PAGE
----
from Guide to the Job Hunt on Jan 22, 2023

What to ask interviewers in a job hunt.

Almost every interview ends with a time for you, the candidate, to ask questions. However, these questions aren't optional. Interviewers are looking for information in your question, just as you are looking for information in their answers.

Your questions at the end of an interview are telling for an interviewer — in particular, your questions can help the hiring committee determine your interests and fit. A research team is looking for impactful ideas, an engineering team is looking for product focus, and Tesla is looking for 24/7 workaholics. There are two main purposes for preparing questions:

This post will take you through both aims for preparing questions1.

Know the taboo topics.

Before knowing what to ask, know what not to ask. Certain taboo topics are team-specific and dependent on your hiring manager's concerns. For example, let's say the team you're interviewing for is a small applied research team at a startup. As a result of their size and the company's stature, the team's impetus is to move fast, with a focus on research for its product.

If you're a graduating PhD student, one of the hiring manager's foremost concerns will be whether or not you're a fit for industry, given your background is in academia. There is one of three possibilities:

  1. You are tired of academia. In which case, your questions are geared towards applications of academia to industry: "What is the pipeline from research to product?"
  2. You're not sure about academia but still want to understand the team's stance. In which case, you may ask about their priorities: "How does the team prioritize projects that're near-term vs those that're longer-term?" Use their own definition of what is near term (a few days? Weeks? Months?) and long term to assess how quickly the team moves.
  3. You are really looking for an extension of academia. In which case, you may ask about the teams willingness to participate in academia: "Is the team looking to publish its research?"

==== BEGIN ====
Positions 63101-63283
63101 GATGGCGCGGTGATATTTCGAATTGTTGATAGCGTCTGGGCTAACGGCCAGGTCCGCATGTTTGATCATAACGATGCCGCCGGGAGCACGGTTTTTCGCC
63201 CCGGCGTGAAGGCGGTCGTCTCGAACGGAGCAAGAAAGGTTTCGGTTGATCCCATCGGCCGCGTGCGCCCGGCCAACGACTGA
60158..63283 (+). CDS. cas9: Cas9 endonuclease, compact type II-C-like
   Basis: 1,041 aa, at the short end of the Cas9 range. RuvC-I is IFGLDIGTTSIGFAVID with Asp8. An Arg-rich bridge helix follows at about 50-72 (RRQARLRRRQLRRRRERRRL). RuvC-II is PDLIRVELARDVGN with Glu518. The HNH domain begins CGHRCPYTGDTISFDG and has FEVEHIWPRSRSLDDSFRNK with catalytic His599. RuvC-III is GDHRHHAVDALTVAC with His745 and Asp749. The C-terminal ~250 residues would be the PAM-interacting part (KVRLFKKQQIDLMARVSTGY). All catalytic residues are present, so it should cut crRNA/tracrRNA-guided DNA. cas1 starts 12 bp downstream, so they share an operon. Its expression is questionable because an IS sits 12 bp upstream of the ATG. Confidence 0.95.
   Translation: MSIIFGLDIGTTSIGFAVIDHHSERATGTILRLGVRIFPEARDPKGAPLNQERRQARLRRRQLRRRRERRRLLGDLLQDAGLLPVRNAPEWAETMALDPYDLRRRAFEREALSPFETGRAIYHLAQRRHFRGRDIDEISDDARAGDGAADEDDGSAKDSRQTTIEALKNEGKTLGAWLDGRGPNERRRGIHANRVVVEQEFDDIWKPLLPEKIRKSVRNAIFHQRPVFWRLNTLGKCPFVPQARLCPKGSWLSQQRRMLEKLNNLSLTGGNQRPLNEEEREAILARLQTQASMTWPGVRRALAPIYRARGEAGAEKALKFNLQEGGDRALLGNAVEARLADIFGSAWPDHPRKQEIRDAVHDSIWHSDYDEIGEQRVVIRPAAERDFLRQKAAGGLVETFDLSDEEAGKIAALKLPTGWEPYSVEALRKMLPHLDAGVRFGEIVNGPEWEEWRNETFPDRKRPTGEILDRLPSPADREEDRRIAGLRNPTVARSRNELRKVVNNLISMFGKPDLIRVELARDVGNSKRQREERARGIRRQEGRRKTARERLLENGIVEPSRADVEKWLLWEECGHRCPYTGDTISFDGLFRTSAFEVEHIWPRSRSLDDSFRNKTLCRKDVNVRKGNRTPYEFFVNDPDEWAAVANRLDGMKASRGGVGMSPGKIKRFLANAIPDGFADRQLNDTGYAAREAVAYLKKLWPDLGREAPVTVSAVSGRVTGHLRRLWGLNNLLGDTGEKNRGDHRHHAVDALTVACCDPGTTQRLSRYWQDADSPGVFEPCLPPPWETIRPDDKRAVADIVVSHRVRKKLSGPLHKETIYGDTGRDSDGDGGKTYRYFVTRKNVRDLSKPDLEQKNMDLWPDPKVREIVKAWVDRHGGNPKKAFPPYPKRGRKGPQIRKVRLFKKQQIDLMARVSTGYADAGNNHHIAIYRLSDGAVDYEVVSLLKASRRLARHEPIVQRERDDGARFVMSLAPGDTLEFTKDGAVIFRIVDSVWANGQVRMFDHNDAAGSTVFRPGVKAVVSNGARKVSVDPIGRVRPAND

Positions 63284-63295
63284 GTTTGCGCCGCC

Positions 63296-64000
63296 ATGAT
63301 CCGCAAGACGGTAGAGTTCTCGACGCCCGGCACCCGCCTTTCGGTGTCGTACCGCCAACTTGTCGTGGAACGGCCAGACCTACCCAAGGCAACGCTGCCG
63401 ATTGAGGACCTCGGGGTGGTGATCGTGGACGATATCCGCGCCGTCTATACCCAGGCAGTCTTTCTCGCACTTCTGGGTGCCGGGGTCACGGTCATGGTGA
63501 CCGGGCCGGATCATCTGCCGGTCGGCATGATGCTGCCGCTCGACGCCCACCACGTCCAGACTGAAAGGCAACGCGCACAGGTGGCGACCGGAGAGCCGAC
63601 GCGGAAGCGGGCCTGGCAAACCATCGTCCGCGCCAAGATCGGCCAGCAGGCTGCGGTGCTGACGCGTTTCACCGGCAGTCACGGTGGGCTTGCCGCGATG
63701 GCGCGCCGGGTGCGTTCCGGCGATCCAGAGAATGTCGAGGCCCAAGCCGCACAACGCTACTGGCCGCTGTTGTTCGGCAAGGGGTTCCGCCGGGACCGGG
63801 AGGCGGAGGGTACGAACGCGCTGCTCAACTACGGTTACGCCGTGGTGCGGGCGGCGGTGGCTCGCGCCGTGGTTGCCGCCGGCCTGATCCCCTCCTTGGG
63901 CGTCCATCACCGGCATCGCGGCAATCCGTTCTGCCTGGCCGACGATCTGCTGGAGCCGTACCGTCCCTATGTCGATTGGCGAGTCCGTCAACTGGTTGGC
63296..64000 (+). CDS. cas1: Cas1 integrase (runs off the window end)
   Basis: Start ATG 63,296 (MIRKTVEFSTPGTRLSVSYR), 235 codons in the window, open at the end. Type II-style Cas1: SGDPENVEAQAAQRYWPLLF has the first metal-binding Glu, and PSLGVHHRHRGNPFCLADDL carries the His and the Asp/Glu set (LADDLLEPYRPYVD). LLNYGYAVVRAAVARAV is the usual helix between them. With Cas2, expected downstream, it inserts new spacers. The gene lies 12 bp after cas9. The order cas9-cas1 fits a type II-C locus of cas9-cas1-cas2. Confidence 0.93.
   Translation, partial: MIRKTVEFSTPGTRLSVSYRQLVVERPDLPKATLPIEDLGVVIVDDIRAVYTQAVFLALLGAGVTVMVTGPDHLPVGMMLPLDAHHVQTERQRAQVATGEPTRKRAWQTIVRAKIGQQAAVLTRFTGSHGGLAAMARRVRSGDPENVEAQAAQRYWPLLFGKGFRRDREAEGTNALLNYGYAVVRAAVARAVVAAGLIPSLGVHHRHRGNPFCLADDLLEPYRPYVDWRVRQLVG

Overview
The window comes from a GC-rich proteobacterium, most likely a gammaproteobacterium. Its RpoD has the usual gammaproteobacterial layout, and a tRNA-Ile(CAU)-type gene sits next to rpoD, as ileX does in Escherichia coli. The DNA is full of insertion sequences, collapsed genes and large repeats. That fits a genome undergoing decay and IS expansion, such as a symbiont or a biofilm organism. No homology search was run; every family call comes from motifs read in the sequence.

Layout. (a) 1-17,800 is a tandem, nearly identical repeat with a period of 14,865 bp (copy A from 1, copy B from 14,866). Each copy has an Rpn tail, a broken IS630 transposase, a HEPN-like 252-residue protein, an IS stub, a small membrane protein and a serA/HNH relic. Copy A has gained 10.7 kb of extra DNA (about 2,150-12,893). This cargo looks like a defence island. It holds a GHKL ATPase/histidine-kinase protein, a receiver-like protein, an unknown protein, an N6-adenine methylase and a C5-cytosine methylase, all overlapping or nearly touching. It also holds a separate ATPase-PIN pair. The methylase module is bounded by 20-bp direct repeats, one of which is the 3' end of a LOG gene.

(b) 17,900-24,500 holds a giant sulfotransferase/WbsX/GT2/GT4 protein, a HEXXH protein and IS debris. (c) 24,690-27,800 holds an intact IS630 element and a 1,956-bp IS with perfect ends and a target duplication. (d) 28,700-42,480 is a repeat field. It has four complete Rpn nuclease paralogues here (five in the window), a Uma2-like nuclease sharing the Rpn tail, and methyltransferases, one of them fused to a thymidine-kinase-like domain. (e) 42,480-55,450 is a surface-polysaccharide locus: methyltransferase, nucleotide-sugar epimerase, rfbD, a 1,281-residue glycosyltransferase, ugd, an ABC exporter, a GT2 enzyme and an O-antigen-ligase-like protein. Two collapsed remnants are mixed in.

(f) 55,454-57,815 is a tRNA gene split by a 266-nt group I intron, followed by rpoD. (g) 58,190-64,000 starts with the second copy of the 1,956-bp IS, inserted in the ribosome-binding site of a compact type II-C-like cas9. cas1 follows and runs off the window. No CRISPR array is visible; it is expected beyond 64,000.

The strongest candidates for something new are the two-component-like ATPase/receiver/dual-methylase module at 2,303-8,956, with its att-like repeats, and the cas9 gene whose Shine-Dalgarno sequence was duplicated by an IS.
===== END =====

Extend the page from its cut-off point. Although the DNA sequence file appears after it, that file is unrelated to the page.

In this case, questions in the first category are more suitable, and any question will immediately convey which camp you're in. With that said, ask questions that honestly reflect your curiosities; if the team has no interest in publishing but you do, better to find out now in the interview than a year down the line after starting the job.

Aside from the hiring manager's own concerns, there are several company-wide taboo topics to watch out for. Here are several taboo topics for different companies, although your mileage may vary for specific teams:

It goes without saying that asking about perks in an interview is a big no-no, no matter the company. If you have friends at the company you're interviewing for, chat with them to understand which topics are taboo, as a result of the culture.

Concerns, then questions.

To maximize value from these questions, design questions around your concerns, at least subconsciously. Here were a few of my concerns during the job hunt and the questions I asked. In particular, I structure the following as a criteria, my thoughts around that criteria, and the questions for each.

  1. I want a team that is grounded in reality. I don't want to work on imagined research agendas designed from under a rock. Instead, I want to work towards solving real-world problems plaguing production models.

    1. How would the product be worse off, without your work? Is this noticeable to end users, and if so, in what way?
    2. What is a real-world problem that academics are missing, that is critical to the product? What is the insight to solving this problem?
    3. What is one project you're working on now that you designed, and how did that idea come to be?
  2. I don't want to burnout (often). I don't want to feel guilty signing off at 7 pm., as a few hours a day for side projects every day is a must. I'm perfectly happy working long hours if that's what it takes to finish a project, but I don't want unsustainable levels of work to be a minimum. It should at least be recognized as above-and-beyond. The way I phrase it is: The team should have the work ethic to pull long hours if need be, but also have the sanity to work regular hours on a day-to-day basis.